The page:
16. 16. Fuels (cont’d.) <ul><li>Solids </li></ul><ul><ul><li>Solids have a physical size and shape </li></ul></ul><ul><ul><li>To ignite, solids must be heated to the point of decomposing and producing vapors </li></ul></ul>
  17. 17. Fuels (cont’d.) <ul><li>Liquids </li></ul><ul><ul><li>Flash point: sufficient vapors are given off to support a flaming fire across the surface of the liquid </li></ul></ul><ul><ul><li>Fire point: liquid generates sufficient vapors to allow the flame to continue to burn </li></ul></ul><ul><ul><li>Auto ignition temperature: minimum temperature at which properly proportioned mixture of air and vapor will ignite with no external source </li></ul></ul>
  18. 18. Fuels (cont’d.) <ul><li>Gases </li></ul><ul><ul><li>Relatively few gases are ignitable at room temperature </li></ul></ul><ul><ul><li>Vapor density is the weight of a gas when compared to air </li></ul></ul><ul><ul><li>Both gases and vapors can ignite only when mixed with an appropriate amount of oxygen </li></ul></ul><ul><ul><li>Lean: not enough gas </li></ul></ul><ul><ul><li>Rich: too much gas </li></ul></ul>
  19. 19. Heat and Temperature <ul><li>Molecules are always in motion </li></ul><ul><ul><li>This is always producing energy in the form of heat </li></ul></ul><ul><li>Thermal runaway: more and more energy is created that eventually results in the release of heat and light (fire) </li></ul><ul><li>Temperature is a measurement of the amount of heat </li></ul>
  20. 20. Ignition Temperature and Ignition Energy <ul><li>Ignition temperature is the minimum temperature a substance must attain before ignition can occur </li></ul><ul><ul><li>Most solids and liquids need to be heated </li></ul></ul><ul><li>Amount of energy also important </li></ul>
  21. 21. Sources of Heat <ul><li>Mechanical </li></ul><ul><ul><li>Mechanical heat is the heat of friction </li></ul></ul><ul><ul><li>Another form of mechanical heat is the heat of compression </li></ul></ul><ul><li>Chemical </li></ul><ul><ul><li>A mixture of two or more chemicals can create heat and sometimes cause ignition </li></ul></ul><ul><ul><li>Spontaneous heating can occur from biological action as well as chemical </li></ul></ul><ul><ul><ul><li>Can lead to spontaneous ignition </li></ul></ul></ul>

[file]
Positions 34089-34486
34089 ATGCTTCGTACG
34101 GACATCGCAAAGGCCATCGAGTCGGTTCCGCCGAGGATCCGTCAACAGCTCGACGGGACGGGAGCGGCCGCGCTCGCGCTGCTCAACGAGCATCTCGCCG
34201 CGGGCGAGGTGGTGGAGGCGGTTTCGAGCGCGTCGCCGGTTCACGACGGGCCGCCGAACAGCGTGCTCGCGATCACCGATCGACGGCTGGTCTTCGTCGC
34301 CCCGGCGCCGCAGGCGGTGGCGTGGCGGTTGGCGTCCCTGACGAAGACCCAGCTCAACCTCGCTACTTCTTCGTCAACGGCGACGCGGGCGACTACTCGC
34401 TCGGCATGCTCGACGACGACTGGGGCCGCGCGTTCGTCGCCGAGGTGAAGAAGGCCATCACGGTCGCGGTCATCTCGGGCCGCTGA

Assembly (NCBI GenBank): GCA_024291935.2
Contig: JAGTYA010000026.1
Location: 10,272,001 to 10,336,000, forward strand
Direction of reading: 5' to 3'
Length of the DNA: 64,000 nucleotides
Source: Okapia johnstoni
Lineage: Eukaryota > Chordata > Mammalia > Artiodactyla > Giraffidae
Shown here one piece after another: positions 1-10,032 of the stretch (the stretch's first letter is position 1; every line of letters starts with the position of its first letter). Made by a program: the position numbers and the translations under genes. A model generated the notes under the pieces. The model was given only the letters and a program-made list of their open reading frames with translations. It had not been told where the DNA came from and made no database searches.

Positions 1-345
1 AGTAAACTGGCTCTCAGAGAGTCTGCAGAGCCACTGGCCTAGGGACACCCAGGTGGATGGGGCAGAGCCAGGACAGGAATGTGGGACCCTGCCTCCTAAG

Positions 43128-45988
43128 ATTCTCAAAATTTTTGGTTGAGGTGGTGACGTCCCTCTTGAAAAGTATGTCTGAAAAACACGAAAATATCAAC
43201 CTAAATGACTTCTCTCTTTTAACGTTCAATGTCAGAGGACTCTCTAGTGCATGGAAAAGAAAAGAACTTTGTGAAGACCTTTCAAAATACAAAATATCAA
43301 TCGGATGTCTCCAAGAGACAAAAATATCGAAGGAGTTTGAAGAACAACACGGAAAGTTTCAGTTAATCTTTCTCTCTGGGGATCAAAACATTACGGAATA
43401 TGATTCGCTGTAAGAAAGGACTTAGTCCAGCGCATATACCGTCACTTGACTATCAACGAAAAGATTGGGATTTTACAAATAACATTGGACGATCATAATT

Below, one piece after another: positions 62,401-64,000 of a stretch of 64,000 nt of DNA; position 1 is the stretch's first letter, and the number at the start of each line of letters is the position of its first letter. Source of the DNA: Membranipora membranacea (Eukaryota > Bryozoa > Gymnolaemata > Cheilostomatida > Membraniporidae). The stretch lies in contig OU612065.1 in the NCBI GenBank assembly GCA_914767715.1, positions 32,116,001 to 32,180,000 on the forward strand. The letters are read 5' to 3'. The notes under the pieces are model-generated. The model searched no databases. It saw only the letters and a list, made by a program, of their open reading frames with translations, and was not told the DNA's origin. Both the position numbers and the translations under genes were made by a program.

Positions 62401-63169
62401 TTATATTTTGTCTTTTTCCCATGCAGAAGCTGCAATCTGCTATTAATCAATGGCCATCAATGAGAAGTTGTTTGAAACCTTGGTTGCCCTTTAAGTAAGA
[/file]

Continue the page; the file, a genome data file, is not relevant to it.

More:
22. 22. Sources of Heat (cont’d.) <ul><li>Electrical </li></ul><ul><ul><li>Electricity and electrical devices are heat producers </li></ul></ul><ul><ul><li>Electrical sources can be as small as a static electrical arc or as massive as a lightning bolt </li></ul></ul><ul><li>Nuclear </li></ul><ul><ul><li>By its very nature, radioactive materials are unstable </li></ul></ul>
  23. 23. Heat Transfer <ul><li>Conduction </li></ul><ul><ul><li>The transfer of heat through a solid object is considered to be conduction </li></ul></ul><ul><ul><ul><li>Metals are good conductors </li></ul></ul></ul><ul><li>Convection </li></ul><ul><ul><li>Transfer of heat through the movement of liquid or gases is convection </li></ul></ul><ul><ul><ul><li>Movement of heat up an elevator shaft </li></ul></ul></ul>
  24. 24. Heat Transfer <ul><li>Radiation </li></ul><ul><ul><li>Radiation is the transmission of energy through electromagnetic waves </li></ul></ul>Figure 7-10 Examples of heat transfer in fire.
  25. 25. Thermal Layering <ul><li>Plume: the column of smoke, hot gases, and flames that rises above a fire </li></ul><ul><li>Rising gases form thermal layers of varying temperatures </li></ul><ul><li>Create burn patterns that investigators can study </li></ul>
  26. 26. Heat Release Rate <ul><li>Amount of energy produced over a period of time is considered to be the energy release rate or the heat release rate </li></ul><ul><li>Knowing the rate for various objects can help the investigator in analyzing the fire scene </li></ul>
  27. 27. Compartment Fires <ul><li>Configuration, construction, and contents of a compartment affect the growth and development of a fire </li></ul><ul><li>In the beginning, heat and smoke become buoyant and rise to the ceiling </li></ul><ul><li>Fire progresses, with smoke and heat escaping from openings in the room of origin </li></ul><ul><li>Air entrainment: new air being introduced </li></ul><ul><ul><li>Keeps combustion process going </li></ul></ul>
  28. 28. Compartment Fires (cont’d.) <ul><li>Flame over: where the gases in the upper layer ignite, sending flames rolling across the buoyant layer </li></ul><ul><ul><li>Could be precursor to flashover (all the combustible materials in the room ignite) </li></ul></ul><ul><ul><li>Many fires start to decay before flashover due to consumption of the fuel </li></ul></ul>
  29. 29. Compartment Fires (cont’d.) <ul><li>If there is adequate ventilation, flashover will not occur since escaping heat will prevent the room from reaching flashover temperature fire will eventually decay </li></ul><ul><li>Flashover: a transition where all materials in the compartment reach ignition temperature </li></ul>
  30. 30. Compartment Fires (cont’d.) <ul><li>On occasion, a compartment may have sufficient heat for combustion, and fuel is present, especially in the form of un-ignited gases, but there is no oxygen </li></ul><ul><ul><li>If air rushes in, it could create a condition called a backdraft </li></ul></ul>
  31. 31. Summary <ul><li>Fire investigators need not be scientists to investigate fires </li></ul><ul><ul><li>However, scientific knowledge is necessary </li></ul></ul><ul><li>Investigators must use good science, which is science based on accepted principles and facts </li></ul><ul><ul><li>Knowledge of fire science principles are essential </li></ul></ul><ul><li>Investigators must constantly challenge what they have learned in the past </li></ul>